The announcements build on HP's monochrome multifunction laser business, which the companyand almost immediately yielded positive results. The color versions of the five newly announced laser printers and two inkjet desktop printers also target companies that may want to print out their own marketing materials, such as brochures, fliers and presentations, instead of sending them to a local print shop.
"Because the Internet is full of color, we are finding that these companies are also transitioning to color printers," Vyomesh Joshi, HP executive vice president, said during a press event at the Fairmont Hotel here. "The amount of color pages printed out for business is growing 33 percent every year and is expected to be an $80.6 billion market by 2009."
The landscape for multifunction printers is very tight, according to Gartner statistics. The leader is Canon with more than 16 percent market share. Xerox and Ricoh are second and third respectively with about 15 percent market share apiece. HP ranks fourth.
Joshi said that HP's current market share for the high-speed printer market is 12 percent. But the company, which has the lion's share of the home printer market, is encouraged by the decline in copier-only devices and the need to network printers. HP's overall printer business is expected to double in the next 10 years, he said.
Of the estimated 15 trillion pages printed by businesses every year, Joshi said, about 1.2 trillion are for jobs of more than 500 pages. The next-largest chunk--384 billion--are smaller jobs of less than 500 pages. Of that number, HP estimates, 161 billion can be done by small companies themselves.
Instead of launching a whole new service division to help out small to medium-size businesses in this area, HP announced it would launch a new program, Smart Printing Services. Starting Nov. 1, the Web-based site will coach companies on what printer services that they need and then allow them to lease printers and related supplies and service through a contract for a flat monthly payment.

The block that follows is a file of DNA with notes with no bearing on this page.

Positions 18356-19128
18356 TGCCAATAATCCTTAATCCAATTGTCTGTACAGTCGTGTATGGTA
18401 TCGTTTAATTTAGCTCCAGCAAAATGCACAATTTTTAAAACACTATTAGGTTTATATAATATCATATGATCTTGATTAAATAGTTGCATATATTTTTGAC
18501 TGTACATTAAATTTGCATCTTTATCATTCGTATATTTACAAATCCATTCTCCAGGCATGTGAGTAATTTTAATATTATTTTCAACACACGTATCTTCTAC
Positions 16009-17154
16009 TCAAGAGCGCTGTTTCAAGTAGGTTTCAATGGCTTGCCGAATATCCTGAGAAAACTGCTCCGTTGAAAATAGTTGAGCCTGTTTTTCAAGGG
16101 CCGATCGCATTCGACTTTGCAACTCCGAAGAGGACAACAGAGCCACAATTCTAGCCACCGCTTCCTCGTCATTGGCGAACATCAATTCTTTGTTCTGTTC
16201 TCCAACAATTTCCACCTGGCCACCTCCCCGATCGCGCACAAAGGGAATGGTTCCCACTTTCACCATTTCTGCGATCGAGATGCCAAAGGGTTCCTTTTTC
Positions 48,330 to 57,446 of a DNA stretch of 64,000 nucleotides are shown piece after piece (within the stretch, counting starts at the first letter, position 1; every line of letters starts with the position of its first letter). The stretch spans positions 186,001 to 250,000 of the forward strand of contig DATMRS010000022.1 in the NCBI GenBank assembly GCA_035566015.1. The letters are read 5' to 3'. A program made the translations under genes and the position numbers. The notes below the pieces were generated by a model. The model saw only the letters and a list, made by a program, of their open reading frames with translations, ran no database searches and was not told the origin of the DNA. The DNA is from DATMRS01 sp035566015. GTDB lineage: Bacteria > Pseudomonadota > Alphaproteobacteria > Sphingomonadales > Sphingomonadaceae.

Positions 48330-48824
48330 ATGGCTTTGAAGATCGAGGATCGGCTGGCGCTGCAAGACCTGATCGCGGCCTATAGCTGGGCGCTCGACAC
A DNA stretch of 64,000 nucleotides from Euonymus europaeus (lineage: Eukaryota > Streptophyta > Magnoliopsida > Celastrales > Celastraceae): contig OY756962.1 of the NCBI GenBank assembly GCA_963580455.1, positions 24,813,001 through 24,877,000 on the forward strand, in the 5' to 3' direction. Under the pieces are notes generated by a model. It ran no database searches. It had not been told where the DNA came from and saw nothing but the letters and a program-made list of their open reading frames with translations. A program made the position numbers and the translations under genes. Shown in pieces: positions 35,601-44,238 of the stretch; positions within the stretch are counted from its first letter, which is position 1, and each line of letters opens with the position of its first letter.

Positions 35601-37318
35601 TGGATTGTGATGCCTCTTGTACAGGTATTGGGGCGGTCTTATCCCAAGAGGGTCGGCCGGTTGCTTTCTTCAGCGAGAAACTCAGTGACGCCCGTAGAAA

will appeal to small and medium-size
The services and products could also be ordered through HP's business service partners, Joshi said, and would not interfere with any existing relationships. HP is not expected to hire or reallocate additional employees to staff the printing services division unless there is an overwhelming demand, the company said.
HP has already put much of its service strategy in place, executives said, with its HP In-House Marketing Portal, which, HP just announced, extended support for CorelDRAW's graphics software to include brochure, newsletter and postcard templates, as well as "how to" tips.
The other highlight of HP's announcement is its Color LaserJet 4730mfp (multifunction printer). The standalone unit can print, copy, scan to e-mail, scan to folder, and send an analog fax. The product can print in monochrome and color at up to 30 pages per minute. Prices for the machine start at $4,999.
Four other color laser jet printers--HP's 3000, 3600, 3800 and 4700--can either be hooked up to a company's network or stand alone. Prices range from $799 for a nonnetworked version of the HP 3800 all the way to $4,999 for a networked HP 4700 printer.
The printers will come with a full tank of HP's new ColorSphere laser printer toner. Similar to its, HP said its ColorSphere technology increased the level of details printed and can print graphics and photo-quality pages.
As it did with the monochrome laser printer, HP opted not to include support for 11-by-17-inch paper, three-ring-hole punching or advanced document binding.
HP also said its new color printers would be available without a service contract and could even be purchased through third-party printer channels.
"This is more of the same from HP and not that revolutionary," said Gartner analyst Lynn Ritter. "Their monochrome multifunction machines are not doing badly at all. They are No. 1 in Europe, and other copy vendors are afraid of it because of its price and speed of 45 to 69 pages per minute."
The foundation of the company's printing business was laid out in May 2005 with the(that machine also did not handle the 11-by-17-inch paper size, known as A3). The company followed up that launch with a $1.4 billion investment in scalable printing technology and the .